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    5 Keys To Dealing with Tough People.

    by Ndali Modebe September 18, 2018

    Are the People you have around you Driving you Crazy?

    Are you fighting hard to hold your temper and words down?

    Does your heart skip a beat when you bump into them at work, in church, the mall or any other meeting place? Fear no more my Darlings, D.A.M.E is here for you. If there’s someone you always dread interacting with, you might be in a toxic relationship. Stick around to find out how to deal with Tough People.

    1. What are your Fears? Identify and Face them.

    We are all faced with different Social Fears they come in one form of the other. It might be fear of Criticisms, Rejection, or Humiliation. Identify them Face them and Conquer them. We all have social fears — like being rejected, a person not liking you, or being criticized — but for each of us, these hang-ups are different based on our life experiences.

    “If you listen to the Praises of Men, their Criticisms will destroy you.”

    – Reinhard Bonnke

    “When you interact with people, what are you afraid of?” asks Relationship Expert, Author Van Edwards. Whatever forces you into survival mode and makes you feel anxious, will make you act irrationally. Pay attention to that these fears are to help you move past them.

    2. Figure out the other person’s Fears and Capture the Emotion

    Van Edwards writes in her book Captivate that difficult people aren’t bad people. She believes that their fears put them in constant survival mode so they’re acting out of fear and without reason. If someone is driving you bonkers, ask yourself, “What is this person afraid of?” When talking with that person, listen to what “emotion words” they are using. “Emotion words,” writes Van Edwards, “indicate inner fears.” For example, if an annoying coworker says to you, “I’m so upset about the promotion at work! I’m so pissed I didn’t get it. It’s just so unfair,” the emotion words in their speech would be “upset,” “pissed,” and “unfair.” Now that you’ve figured out what emotion words they’re using, try to get to the root of their fear. Reflect back what you heard, like, “Not getting a promotion seems so unfair.” Then you might say, “Give me a sense of what you’re feeling.” If they’re not vocal about their emotions, try to distinguish what emotions you’re reading on their face.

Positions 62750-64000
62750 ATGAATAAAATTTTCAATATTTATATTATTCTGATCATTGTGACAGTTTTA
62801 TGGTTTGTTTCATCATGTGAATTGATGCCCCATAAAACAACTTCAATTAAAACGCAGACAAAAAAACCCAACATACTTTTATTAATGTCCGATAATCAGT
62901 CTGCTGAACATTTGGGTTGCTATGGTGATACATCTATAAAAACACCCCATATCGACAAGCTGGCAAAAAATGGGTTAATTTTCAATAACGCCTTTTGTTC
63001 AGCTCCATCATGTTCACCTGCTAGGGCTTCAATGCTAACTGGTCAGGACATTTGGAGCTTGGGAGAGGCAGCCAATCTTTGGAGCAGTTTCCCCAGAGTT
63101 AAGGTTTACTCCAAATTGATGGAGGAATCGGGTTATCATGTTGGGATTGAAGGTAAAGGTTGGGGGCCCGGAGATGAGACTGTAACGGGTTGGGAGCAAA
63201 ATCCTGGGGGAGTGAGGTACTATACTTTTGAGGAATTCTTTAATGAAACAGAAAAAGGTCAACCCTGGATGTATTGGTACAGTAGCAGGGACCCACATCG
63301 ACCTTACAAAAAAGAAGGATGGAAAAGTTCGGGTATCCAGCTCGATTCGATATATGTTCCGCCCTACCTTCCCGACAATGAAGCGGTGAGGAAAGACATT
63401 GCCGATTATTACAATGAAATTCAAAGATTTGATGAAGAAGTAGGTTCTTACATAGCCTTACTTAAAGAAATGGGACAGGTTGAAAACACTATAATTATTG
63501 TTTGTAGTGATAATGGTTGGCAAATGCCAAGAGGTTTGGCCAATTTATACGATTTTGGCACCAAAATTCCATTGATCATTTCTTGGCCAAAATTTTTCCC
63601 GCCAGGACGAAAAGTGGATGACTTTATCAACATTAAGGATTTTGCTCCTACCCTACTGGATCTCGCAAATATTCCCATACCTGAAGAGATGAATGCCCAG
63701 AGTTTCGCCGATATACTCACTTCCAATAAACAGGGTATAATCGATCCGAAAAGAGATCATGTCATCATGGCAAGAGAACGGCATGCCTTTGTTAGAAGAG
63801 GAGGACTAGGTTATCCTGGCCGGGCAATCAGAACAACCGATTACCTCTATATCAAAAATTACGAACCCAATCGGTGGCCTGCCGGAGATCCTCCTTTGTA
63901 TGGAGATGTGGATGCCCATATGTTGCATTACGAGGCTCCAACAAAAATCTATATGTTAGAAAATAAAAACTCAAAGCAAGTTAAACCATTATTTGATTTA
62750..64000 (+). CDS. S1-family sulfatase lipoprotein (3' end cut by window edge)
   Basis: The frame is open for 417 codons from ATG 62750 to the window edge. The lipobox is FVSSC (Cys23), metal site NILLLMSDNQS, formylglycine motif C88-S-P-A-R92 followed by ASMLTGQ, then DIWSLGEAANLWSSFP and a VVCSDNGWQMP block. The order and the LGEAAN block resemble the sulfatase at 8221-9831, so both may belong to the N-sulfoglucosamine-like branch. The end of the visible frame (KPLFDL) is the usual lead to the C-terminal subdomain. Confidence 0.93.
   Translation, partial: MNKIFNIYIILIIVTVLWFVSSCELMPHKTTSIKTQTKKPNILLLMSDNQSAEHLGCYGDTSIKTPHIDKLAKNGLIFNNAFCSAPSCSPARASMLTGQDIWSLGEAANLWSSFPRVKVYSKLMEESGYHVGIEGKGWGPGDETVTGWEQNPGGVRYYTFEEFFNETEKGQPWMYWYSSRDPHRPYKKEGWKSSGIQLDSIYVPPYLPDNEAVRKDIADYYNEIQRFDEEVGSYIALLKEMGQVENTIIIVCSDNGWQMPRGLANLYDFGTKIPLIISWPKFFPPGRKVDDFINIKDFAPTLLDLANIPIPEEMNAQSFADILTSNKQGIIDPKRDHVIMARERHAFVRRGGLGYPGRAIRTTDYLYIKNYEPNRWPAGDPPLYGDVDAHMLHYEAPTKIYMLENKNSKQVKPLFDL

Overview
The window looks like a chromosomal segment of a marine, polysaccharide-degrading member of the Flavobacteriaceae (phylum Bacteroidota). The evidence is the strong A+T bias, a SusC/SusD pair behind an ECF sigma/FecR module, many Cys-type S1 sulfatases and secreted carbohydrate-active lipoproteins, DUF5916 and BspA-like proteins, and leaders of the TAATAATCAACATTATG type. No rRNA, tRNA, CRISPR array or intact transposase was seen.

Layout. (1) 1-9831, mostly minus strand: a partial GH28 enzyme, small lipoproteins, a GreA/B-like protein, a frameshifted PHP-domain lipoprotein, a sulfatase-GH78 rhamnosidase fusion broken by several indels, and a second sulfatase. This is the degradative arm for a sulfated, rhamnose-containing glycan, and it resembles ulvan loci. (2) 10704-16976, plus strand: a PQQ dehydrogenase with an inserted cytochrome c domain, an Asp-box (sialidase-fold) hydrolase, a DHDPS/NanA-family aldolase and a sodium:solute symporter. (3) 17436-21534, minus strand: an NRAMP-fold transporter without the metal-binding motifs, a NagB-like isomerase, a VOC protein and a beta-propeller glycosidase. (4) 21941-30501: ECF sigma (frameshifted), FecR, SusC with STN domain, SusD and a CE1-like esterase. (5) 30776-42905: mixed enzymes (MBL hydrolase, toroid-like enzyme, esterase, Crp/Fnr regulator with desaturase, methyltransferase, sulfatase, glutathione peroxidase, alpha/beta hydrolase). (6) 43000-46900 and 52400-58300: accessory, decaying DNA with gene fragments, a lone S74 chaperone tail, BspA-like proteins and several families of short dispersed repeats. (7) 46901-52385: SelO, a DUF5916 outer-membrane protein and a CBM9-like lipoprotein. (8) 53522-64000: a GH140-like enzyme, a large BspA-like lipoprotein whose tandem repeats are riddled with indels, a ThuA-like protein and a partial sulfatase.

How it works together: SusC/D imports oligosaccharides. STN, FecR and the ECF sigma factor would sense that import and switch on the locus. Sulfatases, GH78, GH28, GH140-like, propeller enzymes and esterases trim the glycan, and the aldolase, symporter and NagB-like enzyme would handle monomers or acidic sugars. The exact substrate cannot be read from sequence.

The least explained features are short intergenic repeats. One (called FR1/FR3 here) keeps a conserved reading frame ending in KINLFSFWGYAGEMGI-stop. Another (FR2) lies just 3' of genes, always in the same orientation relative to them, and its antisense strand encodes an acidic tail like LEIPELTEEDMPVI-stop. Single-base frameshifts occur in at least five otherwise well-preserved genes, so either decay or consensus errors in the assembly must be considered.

3. Understand the feeling and Transform the Fear. Writes Van Edwards, “Once someone feels heard, their fear begins to disengage and you can deal with a more rational person.” The question to ask yourself once you’ve acknowledged their feelings is, “What is this person seeking?” Understanding what they truly want is helpful for working through their problems. Van Edwards suggests the phrase “Tell me what happened that made you feel this way” as an ice-breaker. Once you understand what’s driving this person’s behavior, then Van Edwards recommends asking, “What needs to happen for you to feel better?” This type of question allows the difficult person to name next steps. Of course, it doesn’t mean that they will take actions to resolve their issues, but it helps to defuse tense situations.

    4. Say NO! to TOXIC Relationships.

    You’ll find that some toxic people have deep-seated fears that make them completely intolerable. Van Edwards writes, “Give yourself permission to say no to the toxic people who drain you. You deserve to interact on your terms, with people you like.” If you have trouble saying NO! to this person, Van Edwards recommends phrases such as “I’m so sorry I won’t be able to join” or “How wonderful of you to offer” as a gentle way to say NO!

    5. Set Firm Boundaries. If you have a hard time disengaging with a difficult person who tries to coax you into do something you don’t want to do, setting up boundaries is a healthy way to stop saying yes to what drives you nuts. If you hate large social gatherings, but your coworker insists that you come to her big birthday bash, you can say, “Sorry, I can’t make the party. Can I take you out to brunch tomorrow?” If it’s hard for you to share this in person, ask if you can check your calendar, then email or text your response so you can compose your words carefully.

    What’s your Best Tip for dealing with Difficult People? Please Drop your Comments below let us know your thoughts.

    D.A.M.E

    With Love.

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